vector<string> names = { "beta", "alpha", "Delta", "Sigma" }

after sorting, we will get the vector: {"Delta", "Sigma", "alpha", "beta"}, where all words starting with an upper case letter are sorted correctly ("Delta" comes before "Sigma"), and all words that start with a lower case letter are also sorted correctly. However, due to the fact that all uppercase letters are placed before all lowercase letters (comparison is initially done on the first letter, then on the second, etc), the ordering may not be as we would expect.

That being said, there is a way to define a different sorting criteria. Until C++11, this was done by creating a new function as presented below. Please note that we can iterate (with a for loop) each character of a string (because they are elements of a container).

#include <iostream>
#include <vector>
#include <string>
#include <algorithm>
using namespace std;

int compare_lowercase(string a, string b)
{
     string lowercase_a = a;
     for(char &ch : lowercase_a)
          ch = tolower(ch);
     
     string lowercase_b = b;
     for(char &ch : lowercase_b)
          ch = tolower(ch);
     
     return (lowercase_a < lowercase_b);
}

int main()
{
     vector<string> names = { "beta", "alpha", "Delta", "Sigma" };
     sort(names.begin(), names.end(), compare_lowercase);
     
     for (auto name : names)
     {
          cout << name << endl;
     }
     
     return 0;
}

In the program above, we have a function compare_lowercase, which makes copies of the strings that arrive as arguments (so the code is easier to read). Therefore, in lowercase_a we have a copy of a, but composed of lowercase letters only. We do likewise with lowercase_b. For sorting to work correctly, our compare_lowercase function should compare both arguments and return a value that indicates whether the elements are in correct order. In other words, our function returns true if a should come before b - which we check by comparing their lowercase letter variants (i.e. lowercase_a < lowercase_b).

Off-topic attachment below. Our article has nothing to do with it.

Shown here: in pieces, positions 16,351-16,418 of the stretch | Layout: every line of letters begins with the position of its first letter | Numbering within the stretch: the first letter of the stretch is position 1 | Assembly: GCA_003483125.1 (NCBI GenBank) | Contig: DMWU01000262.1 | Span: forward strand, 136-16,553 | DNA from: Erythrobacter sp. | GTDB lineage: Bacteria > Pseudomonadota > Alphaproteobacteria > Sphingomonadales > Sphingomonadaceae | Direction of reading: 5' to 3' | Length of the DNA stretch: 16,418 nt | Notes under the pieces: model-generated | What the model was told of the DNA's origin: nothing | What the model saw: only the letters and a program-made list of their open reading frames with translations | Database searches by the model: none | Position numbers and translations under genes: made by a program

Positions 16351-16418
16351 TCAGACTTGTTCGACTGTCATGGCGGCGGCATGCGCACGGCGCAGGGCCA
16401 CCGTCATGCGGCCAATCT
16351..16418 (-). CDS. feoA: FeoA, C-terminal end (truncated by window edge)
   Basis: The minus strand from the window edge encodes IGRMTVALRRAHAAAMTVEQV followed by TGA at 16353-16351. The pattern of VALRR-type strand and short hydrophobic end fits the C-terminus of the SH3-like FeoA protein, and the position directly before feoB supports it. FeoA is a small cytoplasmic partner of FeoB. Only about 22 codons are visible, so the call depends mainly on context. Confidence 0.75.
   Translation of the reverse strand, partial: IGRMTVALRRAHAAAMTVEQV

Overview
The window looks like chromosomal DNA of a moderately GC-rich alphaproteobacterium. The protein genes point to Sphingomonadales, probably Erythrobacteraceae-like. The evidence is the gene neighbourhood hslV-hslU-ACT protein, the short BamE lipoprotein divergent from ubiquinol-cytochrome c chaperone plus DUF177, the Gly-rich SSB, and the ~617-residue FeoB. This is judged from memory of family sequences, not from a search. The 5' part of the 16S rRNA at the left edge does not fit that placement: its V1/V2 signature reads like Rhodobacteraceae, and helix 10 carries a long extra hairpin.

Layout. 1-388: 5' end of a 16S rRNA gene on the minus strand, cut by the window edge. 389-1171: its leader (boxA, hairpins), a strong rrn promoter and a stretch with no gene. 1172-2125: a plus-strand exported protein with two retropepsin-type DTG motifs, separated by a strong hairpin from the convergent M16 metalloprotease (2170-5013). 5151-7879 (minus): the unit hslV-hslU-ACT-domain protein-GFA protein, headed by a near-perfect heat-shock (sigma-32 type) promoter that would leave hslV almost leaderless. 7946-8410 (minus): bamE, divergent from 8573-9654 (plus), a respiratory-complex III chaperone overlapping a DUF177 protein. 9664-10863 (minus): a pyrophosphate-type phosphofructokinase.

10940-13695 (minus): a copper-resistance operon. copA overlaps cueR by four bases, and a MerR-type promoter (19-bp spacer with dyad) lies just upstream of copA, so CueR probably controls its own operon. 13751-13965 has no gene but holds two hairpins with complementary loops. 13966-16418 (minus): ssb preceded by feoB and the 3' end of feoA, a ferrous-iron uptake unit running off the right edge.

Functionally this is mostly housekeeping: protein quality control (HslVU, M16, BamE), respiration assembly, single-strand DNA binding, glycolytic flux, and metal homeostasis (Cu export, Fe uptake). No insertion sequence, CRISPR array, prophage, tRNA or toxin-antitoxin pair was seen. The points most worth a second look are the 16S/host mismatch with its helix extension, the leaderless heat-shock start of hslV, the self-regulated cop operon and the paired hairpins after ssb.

Finally, let's see how this program would look like if we want to write it in C++11. Specifically, what if we don't like to create a new function on the top? Instead, with C++11, we can use lambda expressions and do the comparison in the same place where we call the sorting algorithm. It will look like this:

vector<string> names = { "beta", "alpha", "Delta", "Sigma" };
sort(names.begin(), names.end(), [&] (string a, string b) -> bool
{
     string lowercase_a = a;
     for(char &ch : lowercase_a)
          ch = tolower(ch);
     
     string lowercase_b = b;
     for(char &ch : lowercase_b)
          ch = tolower(ch);
     
     return (lowercase_a < lowercase_b);
});

In my opinion, this doesn't look that pretty, especially when we have complex comparison functions. For now, you can decide for yourself whether you prefer to define your own function above the call, or use lambda expressions. Some developer teams use lambda expressions often, and some avoid them.

At the end of this post, note that you will almost always write simpler comparison functions - in one or two lines. In this post, I wanted to use a specific example where the strings can contain both uppercase and lowercase letters (because that is an interesting and challenging problem in itself). By comparison, this is all you have to do in order to sort numbers in descending order (from largest to smallest):

vector<int> numbers = {1, 5, 7, 2, 6};
sort(numbers.begin(), numbers.end(), [&] (int a, int b) -> bool
{
     return (a > b);
});

After running this code, "numbers" will look like this: {7, 6, 5, 2, 1}. As another example, this is all you have to do in order to sort a vector of strings by their length (so strings that have less characters come first):

vector<string> names = {"james", "ema", "john"};
sort(names.begin(), names.end(), [&] (string a, string b) -> bool
{
     return (a.size() < b.size());
});

After the sort() call, we get {"ema", "john", "james"}, because "ema" consists of 3 characters, "john" of 4 characters, and "james" of 5 characters.

A cool #include directive

In all programs written so far, we had to add multiple #include <...> directives (in order to use containers, algorithms, etc). Interestingly, all these programs will work the same if we replace all #include <...> directives with just this one: #include <bits/stdc++.h>. For example, this is a valid C++ program:

#include <bits/stdc++.h>
using namespace std;

int main()
{
     vector<int> v = {10, 5, 7};
     sort(v.begin(), v.end());
     
     for(auto number : v)
     {
          cout << number << endl;
     }
     
     return 0;
}

However, since <bits/stdc++.h> is not part of the C++ standard, there is a chance to get errors when compiling these programs - especially if we use a different development environment or compiler (gcc supports it, but some other compiler might not). Nevertheless, I wanted to mention this option because it is useful when writing simple programs and running them on your computer.